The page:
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Councils 'blocking green energy growth'  

Green energy leaders have blamed councils for holding back the growth of renewables in the Westcountry after new figures indicated the region is falling short of targets, the WMN has learned.

According to renewable energy agency Regen SW, just 2 per cent of the power used to heat and run homes and buildings in the South West comes from “clean” sources such as wind, water and sun.

By 2010, the regional goal has been set at between 11 and 15 per cent.

With energy consumption increasing, Regen SW admitted it was “less likely” that the target would be met.

The government-funded body says that despite green energy being central to the battle against climate change, the planning system has rejected “more schemes than it has approved”. It believes politicians are reluctant to get behind renewables with the same gusto as other areas in the country.

However, environmental groups and councils claim a number of applications, especially for controversial wind turbines, have been “inappropriate”, especially when close to protected areas of the countryside.

Regen SW chief executive Matthew Spencer said: “In the last year we’ve seen a sea change in public attitudes to climate change but this is still not being reflected in planning decisions on renewable energy by councils.”

With harnessing substantial amounts of energy from waves and tides off the Westcountry coast still years away, Mr Spencer added that wind turbines, which at times stand twice the 185ft height of Nelson’s Column, would continue to form the backbone.

Onshore wind projects represent 31 per cent of the regional renewables output and the proportion is set to increase for targets to be met. Other technologies include biogas, such as the Holsworthy manure-fired power plant in North Devon, and small hydro schemes.

Mr Spencer said: “While we’d encourage local councils to support a range of renewable technologies it is their attitude to wind farms in the next two years which will be a crucial test of their commitment. It remains the cheapest and most powerful renewable technology available to us in the short-term.”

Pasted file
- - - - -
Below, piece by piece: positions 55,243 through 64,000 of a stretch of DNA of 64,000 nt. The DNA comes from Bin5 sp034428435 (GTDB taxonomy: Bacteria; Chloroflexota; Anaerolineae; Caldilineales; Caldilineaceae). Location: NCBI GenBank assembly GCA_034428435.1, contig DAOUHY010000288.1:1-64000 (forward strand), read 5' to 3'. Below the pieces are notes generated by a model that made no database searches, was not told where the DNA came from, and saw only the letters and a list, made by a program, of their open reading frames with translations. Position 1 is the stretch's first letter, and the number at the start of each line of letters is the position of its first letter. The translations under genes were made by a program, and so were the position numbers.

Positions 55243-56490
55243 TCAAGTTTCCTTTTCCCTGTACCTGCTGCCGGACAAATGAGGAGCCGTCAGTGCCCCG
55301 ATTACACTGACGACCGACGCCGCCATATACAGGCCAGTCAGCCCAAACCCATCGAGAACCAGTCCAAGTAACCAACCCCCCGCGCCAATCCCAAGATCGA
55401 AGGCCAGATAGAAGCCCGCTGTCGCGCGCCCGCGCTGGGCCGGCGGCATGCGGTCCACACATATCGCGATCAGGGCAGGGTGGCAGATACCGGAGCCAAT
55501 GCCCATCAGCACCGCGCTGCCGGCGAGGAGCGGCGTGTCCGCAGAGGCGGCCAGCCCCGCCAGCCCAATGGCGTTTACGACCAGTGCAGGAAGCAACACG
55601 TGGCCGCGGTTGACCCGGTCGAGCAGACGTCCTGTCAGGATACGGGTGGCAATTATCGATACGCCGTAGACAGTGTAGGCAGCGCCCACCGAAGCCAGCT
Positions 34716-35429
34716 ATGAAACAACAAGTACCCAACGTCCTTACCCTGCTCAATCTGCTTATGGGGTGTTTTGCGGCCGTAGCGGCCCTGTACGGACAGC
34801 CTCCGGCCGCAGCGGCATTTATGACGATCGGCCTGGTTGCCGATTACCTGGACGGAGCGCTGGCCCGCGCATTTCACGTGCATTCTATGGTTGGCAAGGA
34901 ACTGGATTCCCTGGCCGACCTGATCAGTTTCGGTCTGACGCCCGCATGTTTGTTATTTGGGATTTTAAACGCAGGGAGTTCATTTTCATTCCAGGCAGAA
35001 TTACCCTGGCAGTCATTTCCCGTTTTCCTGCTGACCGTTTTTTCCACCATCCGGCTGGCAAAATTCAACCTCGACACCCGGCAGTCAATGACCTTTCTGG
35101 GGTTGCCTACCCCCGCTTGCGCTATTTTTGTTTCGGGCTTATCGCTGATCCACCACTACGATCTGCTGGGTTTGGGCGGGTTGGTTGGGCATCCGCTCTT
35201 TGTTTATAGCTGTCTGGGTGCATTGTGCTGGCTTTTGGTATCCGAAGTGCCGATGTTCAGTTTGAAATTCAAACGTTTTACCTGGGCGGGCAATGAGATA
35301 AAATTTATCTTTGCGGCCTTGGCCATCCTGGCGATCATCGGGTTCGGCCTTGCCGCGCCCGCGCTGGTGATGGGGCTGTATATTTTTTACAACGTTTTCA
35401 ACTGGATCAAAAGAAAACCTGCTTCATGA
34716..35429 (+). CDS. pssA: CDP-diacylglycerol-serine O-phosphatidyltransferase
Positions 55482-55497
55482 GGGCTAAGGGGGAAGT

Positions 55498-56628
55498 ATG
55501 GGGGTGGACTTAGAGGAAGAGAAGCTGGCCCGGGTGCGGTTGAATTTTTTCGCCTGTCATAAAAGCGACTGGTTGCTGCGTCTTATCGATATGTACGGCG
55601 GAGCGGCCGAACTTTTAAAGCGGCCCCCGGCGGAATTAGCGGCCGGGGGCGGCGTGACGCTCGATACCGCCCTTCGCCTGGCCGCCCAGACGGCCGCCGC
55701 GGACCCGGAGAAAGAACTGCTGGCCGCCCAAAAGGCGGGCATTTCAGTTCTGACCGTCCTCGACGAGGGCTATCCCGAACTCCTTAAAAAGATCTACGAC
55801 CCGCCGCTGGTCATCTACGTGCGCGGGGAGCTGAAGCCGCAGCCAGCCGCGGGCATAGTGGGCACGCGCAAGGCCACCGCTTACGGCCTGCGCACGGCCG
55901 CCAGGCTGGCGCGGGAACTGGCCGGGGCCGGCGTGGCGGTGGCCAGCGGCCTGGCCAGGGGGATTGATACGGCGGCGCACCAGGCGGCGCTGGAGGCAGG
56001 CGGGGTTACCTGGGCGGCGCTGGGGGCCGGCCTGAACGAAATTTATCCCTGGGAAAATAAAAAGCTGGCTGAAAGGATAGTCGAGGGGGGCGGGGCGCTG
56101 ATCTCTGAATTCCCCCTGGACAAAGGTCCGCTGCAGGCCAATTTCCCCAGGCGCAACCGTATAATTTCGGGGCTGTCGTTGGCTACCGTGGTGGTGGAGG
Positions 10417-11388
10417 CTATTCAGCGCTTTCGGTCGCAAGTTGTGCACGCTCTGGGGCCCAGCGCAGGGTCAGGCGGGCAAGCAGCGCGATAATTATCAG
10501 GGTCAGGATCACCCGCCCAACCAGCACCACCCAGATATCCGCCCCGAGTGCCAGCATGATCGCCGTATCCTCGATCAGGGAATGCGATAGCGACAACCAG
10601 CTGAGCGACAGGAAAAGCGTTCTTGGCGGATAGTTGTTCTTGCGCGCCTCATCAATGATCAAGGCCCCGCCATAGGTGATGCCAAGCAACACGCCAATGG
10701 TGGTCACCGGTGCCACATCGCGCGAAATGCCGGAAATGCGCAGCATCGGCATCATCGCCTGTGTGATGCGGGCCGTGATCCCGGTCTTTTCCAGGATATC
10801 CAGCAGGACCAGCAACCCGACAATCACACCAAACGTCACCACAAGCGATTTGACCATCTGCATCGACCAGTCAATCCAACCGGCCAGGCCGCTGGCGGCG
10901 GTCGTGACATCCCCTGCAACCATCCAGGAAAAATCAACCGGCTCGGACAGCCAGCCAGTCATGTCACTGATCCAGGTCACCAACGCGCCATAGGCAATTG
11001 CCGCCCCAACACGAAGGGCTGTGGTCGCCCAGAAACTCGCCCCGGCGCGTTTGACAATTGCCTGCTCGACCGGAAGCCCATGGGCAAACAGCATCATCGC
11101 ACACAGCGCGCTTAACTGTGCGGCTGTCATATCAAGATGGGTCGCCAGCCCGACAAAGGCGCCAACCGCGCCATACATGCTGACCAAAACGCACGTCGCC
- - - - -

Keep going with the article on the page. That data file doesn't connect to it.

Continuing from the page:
In the last year, the amount of green power generated in the South West has risen by 14.4 megawatts (MW) – or nearly 12 per cent – to 137 MW, chiefly from increasing capacity at existing power schemes. It is enough to run 120,000 homes.

By providing an alternative to oil and gas power stations, renewables also annually save more than 420,000 tonnes of carbon dioxide from being blasted into the atmosphere.

More than half of the South West’s renewable output comes from Devon and Cornwall. While Devon, Cornwall, Somerset and Dorset are falling many megawatts short of their own targets, Regen SW says big schemes in the planning system could bridge the gap if supported by councils.

Devon, for example, could be within reach of its goal. This includes clearing the path for 22 turbines, each 360ft tall, at Fullabrook Down in North Devon, which could provide 40 per cent of Devon’s 2010 target. The scheme is being considered by the Department of Trade and Industry.

A spokesman for North Cornwall District Council, which has approved four windfarm schemes within its authority since being home to the first commercial wind turbine in 1991, hit back at Regen’s claims, saying: “We support renewable energy in principle and in practice but this does not mean that councillors will, as a matter of course, approve every renewable energy application submitted.